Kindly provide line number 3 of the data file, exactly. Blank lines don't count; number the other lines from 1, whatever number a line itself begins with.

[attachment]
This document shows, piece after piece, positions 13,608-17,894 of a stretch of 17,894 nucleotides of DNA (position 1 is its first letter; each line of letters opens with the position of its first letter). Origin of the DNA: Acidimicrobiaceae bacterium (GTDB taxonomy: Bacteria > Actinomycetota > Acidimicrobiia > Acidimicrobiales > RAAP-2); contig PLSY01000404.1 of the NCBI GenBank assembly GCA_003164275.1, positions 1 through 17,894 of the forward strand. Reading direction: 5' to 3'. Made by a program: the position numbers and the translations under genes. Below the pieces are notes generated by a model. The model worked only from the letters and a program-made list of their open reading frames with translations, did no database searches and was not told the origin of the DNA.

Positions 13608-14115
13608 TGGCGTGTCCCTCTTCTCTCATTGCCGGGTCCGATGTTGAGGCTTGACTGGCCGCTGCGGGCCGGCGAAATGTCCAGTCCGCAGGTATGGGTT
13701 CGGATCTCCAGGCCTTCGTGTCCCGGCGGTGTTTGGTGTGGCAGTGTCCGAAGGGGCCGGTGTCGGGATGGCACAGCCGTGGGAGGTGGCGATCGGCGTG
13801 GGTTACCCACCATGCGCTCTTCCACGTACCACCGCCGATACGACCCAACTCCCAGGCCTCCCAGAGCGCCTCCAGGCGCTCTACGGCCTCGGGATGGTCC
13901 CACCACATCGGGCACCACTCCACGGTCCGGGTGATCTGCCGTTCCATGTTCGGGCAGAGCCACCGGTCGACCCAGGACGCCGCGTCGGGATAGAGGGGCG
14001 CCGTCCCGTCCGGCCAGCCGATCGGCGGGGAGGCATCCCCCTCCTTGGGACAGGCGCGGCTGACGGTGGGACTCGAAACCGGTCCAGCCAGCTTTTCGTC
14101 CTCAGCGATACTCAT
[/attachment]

13608 TGGCGTGTCCCTCTTCTCTCATTGCCGGGTCCGATGTTGAGGCTTGACTGGCCGCTGCGGGCCGGCGAAATGTCCAGTCCGCAGGTATGGGTT